However, there exist a number of disadvantages associated with current methods and devices for pasteurization of bovine milk or fruit juice that make their application to pasteurization of human milk unworkable.

Firstly, present methods are directed towards the treatment of large volumes of milk which are required to be pumped from a source to a UV reactor and subsequently recirculated or passed through a plurality of reactors. Human milk can only be collected in small volumes and such small volumes would be lost in those large reactors.

Secondly, other problems associated with the requirement to pump milk through a reactor include: stasis of the milk within certain sections of the apparatus which permits collection and growth of biological contaminants; deposition of milk solids upon the surfaces of the reactor which can lead to impedance of UV penetration and difficulty in cleaning the apparatus; and undesirable properties being imparted to the milk such as the formation of butter from coalescence of milk fat globules resulting from turbulent flow applied to the milk. These devices can be difficult to maintain. Another problem faced by present methods of pasteurizing human milk is a reduction and/or loss of activity of various important bioactive components present in human milk. Current methods for pasteurization of human milk, such as Holder pasteurization, are aimed at reducing the bacterial load of human milk without consideration of maintaining an effective level of important bioactive components in the milk. Pasteurization of human milk is based on the technology developed by the dairy industry. The aim of the dairy industry is to reduce the enzymatic activity in bovine milk to increase self-life. In human milk the enzymatic activity is needed to transfer the whole benefit of human milk to the infant.

Human milk has been shown to inhibit the growth of Escherichia coli, Staphylococcus aureus and Candida sp. This bacteriostatic property of human milk is thought to be predominantly due to immunological proteins including lactoferrin, lysozyme and slgA. Lactoferrin is an iron-binding protein that reduces the availability of free iron required by iron-dependent pathogens such as E. coli and therefore inhibits their growth, as well as disrupting the bacterial cell membrane by binding to the lipid-A portion of lipopolysaccharides on the bacterial cell surface. Lysozyme lyses the cell walls of most gram-positive bacteria such as S. aureus by catalyzing the hydrolysis of specific bonds between N-acetylglucosamine and N-acetylmuramic acid. While lysozyme alone is bacteriostatic, an in vitro study showed that in presence of lactoferrin it is also bactericidal and can kill some gram-negative bacteria. Secretory IgA (slgA) is an antibody, which is secreted specifically in response to the pathogens the mother and infant are exposed to and therefore, is boosting the infant's immune defence system. slgA is more able to persist in the intestinal tract than other immunoglobulins due to its resistance to proteolytic enzymes. Although slgA has no known antimicrobial activity in human milk it enhances the antimicrobial activity of lactoferrin and lysozyme and it plays a major role in the infant's immune defence when digested. The activity and retention of such bioactive components can be adversely impacted using thermal pasteurization.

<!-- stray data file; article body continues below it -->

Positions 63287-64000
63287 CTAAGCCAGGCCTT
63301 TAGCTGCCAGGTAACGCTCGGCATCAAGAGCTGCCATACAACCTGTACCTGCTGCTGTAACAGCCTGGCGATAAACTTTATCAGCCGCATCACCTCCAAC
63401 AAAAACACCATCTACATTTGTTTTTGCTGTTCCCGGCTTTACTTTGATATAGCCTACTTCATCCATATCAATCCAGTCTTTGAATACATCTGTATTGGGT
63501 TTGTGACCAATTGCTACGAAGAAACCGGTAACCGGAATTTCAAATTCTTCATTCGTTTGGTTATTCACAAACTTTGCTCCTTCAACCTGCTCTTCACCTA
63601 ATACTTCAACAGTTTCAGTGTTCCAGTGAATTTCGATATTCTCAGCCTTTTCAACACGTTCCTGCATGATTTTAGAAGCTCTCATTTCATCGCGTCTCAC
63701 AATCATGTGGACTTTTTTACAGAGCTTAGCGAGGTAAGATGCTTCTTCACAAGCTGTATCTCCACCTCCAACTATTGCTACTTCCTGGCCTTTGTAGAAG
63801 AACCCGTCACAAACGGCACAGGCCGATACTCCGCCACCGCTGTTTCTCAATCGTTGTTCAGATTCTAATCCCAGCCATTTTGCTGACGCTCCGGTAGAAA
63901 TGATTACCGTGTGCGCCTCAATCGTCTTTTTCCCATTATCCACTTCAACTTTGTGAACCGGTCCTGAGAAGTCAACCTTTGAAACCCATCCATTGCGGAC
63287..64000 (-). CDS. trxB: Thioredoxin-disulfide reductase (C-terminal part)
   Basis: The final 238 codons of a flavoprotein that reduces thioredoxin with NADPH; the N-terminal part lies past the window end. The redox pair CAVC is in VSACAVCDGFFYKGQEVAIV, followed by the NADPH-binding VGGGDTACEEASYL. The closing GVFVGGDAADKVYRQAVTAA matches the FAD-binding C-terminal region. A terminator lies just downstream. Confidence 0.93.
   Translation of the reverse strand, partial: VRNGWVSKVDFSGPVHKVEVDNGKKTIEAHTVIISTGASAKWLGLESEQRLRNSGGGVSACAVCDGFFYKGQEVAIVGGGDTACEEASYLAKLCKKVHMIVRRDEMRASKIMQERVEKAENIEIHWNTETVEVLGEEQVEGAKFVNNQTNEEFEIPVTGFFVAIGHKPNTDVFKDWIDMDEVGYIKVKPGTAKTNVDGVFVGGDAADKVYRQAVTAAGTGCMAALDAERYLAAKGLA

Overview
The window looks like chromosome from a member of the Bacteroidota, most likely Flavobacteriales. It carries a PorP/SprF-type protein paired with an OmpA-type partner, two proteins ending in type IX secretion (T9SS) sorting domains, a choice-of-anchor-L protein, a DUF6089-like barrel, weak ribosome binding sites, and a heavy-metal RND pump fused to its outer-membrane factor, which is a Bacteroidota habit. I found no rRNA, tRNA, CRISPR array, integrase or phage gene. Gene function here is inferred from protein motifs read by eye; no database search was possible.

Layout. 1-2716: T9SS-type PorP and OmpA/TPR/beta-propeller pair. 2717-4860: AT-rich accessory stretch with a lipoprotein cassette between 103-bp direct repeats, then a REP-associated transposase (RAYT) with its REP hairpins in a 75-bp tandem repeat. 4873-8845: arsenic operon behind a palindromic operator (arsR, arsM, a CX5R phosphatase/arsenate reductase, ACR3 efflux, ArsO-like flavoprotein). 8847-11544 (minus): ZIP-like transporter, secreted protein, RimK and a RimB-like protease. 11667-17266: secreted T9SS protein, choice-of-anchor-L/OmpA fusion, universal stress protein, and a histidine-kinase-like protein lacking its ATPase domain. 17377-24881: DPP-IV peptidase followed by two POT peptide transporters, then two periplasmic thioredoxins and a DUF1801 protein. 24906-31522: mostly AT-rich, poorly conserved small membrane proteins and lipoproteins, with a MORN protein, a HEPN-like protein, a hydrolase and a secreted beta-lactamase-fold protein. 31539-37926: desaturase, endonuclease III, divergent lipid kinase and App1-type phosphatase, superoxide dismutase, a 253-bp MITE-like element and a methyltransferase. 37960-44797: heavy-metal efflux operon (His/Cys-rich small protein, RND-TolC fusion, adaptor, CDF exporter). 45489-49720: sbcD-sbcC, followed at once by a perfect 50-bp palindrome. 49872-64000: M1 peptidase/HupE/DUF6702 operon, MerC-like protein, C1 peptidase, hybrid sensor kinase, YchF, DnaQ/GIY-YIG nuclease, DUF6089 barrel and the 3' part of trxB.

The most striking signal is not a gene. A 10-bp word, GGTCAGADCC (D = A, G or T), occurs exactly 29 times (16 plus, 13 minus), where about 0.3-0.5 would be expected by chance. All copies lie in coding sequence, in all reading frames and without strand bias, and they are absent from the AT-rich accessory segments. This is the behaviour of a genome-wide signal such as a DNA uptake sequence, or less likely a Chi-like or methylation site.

The yet unpublished PCT application PCT/CH2013/000224, filed December 13, 2013 and claiming two Australian priority dates, refers to a method of pasteurizing small volumes of a human milk product and an apparatus for the same that can be conveniently used by breast feeding mothers, in milk banks, in hospitals and in other clinical settings and that overcomes the above mentioned problems. The method described in this unpublished application especially preserves or retains important bioactive components while sufficiently inactivates biological contaminants in human milk. This is achieved by exposing a milk product to ultraviolet light (UV) and imparting a vortical flow to the milk product to facilitate exposure of the contaminant in the milk product to the UV light. The apparatus for inactivating or reducing an amount of a biological contaminant in a human milk product comprises a container for containing a volume of a human milk product, a UV light source arranged outside of or inside the container such that the human milk product is exposed to UV light; and a means to apply a vortical flow to said milk product retained inside said container so as to facilitate exposure of the contaminant to the UV light source.